The 2016-17 college basketball season is right around the corner, so let's get into the Marquette basketball roster and take a look at what to expect from each player this season. We'll be going through the players one by one: First the freshmen, moving on to the two transfer players, and then wrapping up with the returning players, going in order of average minutes played per game last season.
We’re going to organize our thoughts about the upcoming season as it relates to each player into categories:
- Reasonable Expectations
- Why You Should Get Excited
- Potential Pitfalls
With that out of the way, we wrap up our look at the debuting Golden Eagles with a guy who was actually on scholarship last season.....
Redshirt Junior - #30 - Guard - 5’10” - 180 lb.
Rowsey comes to Marquette after spending two years at North Carolina-Asheville. He was all-Big South First Team as a freshman as well as Freshman of the Year, and was “only” all-conference second team as a sophomore. Rowsey led UNCA in scoring and assists as a freshman, then followed that up with the team lead in scoring and steals as a sophomore.
I know, I know. You’re saying “yeah, but that’s in the Big South, against the Campbells and Presbyterians of the world.” Fair point. Here’s the thing about that though: Rowsey made a majority of his scoring contribution by being a long range shooter.
He’s a career 39.1% three-point shooter, averaging 3.3 makes on 8.4 attempts per game against Division 1 opponents across the two years as a Bulldog. Rowsey shot 41.2% as a freshman, which was top 150 in the country, before “fading” back to 37.1% as a sophomore. That was still good enough for a top 500 in the country mark, though. Much like Marquette great Steve Novak, he’s also lethally accurate from the free throw line with a career mark of 87.5%. That’s largely powered by a 91.8% mark last year, which was the third best FT% in the country.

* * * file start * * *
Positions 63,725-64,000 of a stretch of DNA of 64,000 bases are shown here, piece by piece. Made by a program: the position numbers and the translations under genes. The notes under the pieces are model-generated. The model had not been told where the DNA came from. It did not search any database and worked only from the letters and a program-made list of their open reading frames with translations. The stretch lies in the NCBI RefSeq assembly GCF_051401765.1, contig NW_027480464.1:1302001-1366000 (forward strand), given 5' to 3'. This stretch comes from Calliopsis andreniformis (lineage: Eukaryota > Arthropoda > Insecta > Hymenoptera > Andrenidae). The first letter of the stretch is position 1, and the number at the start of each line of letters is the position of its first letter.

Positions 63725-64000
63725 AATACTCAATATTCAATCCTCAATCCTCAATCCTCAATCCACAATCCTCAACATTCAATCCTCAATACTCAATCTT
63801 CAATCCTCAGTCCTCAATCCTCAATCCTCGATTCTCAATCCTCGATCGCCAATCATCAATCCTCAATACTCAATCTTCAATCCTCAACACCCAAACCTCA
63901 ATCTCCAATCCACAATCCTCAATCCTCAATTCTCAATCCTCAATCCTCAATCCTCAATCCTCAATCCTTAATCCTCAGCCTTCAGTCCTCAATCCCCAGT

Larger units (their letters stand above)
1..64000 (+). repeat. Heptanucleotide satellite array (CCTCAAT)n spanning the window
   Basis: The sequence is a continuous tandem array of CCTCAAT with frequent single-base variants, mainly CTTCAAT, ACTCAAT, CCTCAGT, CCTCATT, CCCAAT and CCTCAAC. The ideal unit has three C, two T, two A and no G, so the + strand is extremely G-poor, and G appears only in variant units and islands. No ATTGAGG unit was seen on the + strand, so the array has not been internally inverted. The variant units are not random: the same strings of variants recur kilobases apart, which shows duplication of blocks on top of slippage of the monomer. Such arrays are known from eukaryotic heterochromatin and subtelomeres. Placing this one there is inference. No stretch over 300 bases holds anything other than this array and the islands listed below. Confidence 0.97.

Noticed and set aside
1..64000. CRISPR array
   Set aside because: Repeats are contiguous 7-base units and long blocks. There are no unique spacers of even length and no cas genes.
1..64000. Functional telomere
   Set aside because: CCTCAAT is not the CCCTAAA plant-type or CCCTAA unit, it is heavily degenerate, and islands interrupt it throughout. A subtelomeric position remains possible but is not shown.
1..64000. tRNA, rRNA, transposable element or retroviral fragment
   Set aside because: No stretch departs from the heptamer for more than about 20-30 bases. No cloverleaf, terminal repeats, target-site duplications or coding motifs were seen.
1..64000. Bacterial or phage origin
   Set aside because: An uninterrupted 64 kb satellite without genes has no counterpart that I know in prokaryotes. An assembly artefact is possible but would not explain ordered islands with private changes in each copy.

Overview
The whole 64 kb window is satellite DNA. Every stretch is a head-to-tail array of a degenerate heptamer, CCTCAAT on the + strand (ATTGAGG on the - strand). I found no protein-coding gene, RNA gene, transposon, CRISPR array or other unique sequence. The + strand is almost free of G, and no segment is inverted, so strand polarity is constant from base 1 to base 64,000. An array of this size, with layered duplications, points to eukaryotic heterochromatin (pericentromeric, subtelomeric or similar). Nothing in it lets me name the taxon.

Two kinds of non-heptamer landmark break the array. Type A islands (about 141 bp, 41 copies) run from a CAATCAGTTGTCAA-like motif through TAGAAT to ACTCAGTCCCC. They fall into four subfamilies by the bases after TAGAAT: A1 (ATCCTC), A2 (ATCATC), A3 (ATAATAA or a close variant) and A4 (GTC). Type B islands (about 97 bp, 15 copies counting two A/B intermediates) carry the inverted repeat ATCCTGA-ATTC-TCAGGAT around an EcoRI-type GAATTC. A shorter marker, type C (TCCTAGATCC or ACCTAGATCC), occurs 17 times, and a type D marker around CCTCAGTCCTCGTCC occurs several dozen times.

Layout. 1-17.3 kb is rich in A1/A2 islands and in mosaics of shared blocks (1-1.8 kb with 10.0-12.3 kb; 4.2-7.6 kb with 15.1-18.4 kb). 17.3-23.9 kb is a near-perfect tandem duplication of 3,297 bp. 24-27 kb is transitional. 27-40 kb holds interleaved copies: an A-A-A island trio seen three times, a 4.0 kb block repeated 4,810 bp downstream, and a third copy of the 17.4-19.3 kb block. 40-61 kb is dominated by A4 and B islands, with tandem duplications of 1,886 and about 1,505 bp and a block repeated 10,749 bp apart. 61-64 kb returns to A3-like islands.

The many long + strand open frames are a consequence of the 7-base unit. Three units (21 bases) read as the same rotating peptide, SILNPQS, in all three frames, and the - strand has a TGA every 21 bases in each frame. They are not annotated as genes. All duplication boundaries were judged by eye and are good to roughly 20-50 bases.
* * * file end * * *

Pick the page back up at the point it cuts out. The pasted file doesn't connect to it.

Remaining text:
This is two-fold.
- Andrew Rowsey will continue to be a crazy good outside shooter.
- Andrew Rowsey is not going to average 19.7 points per game like he did at Asheville.
Both of those things will be caused by the same thing: Marquette is deep as hell at guard/wing this season, and they’re all at least responsible shooters. Merely having five or six teammates who can drain threes on a regular basis will make things easier for Rowsey to get his shots off accurately. However, because of all of the other guys at his position and head coach Steve Wojciechowski’s interest in going 10 deep and attacking, Rowsey’s minutes and shots will be, at least on some level, artificially limited.
There’s probably going to be a few games this year where he replicates what he was doing at UNCA. He’ll hit a shot or two early, get on a roll, and Wojo rides with him for most of the game.
There’s one more thing we should probably talk about. Rowsey’s not a dominant point guard, not to the point where he’s going to take Traci Carter’s job. Yes, he led UNC-Asheville in assists both of his two seasons. However, that’s kind of a technicality. Both years, He averaged 2.9 helpers, but two more guys averaged more than two assists per game. Rowsey had assist rates of 17.0% as a freshman and 18.8% as a sophomore. Duane Wilson had an assist rate of 17.2% last year, and Jajuan Johnson was at 16%. Are either of those guys taking Traci Carter’s job this season? No, they are not. Neither is Andrew Rowsey.
Why You Should Get Excited
Well, if you can’t get excited about a guy who has a career three point percentage better than any Marquette team since 2009-10, I can’t really help you.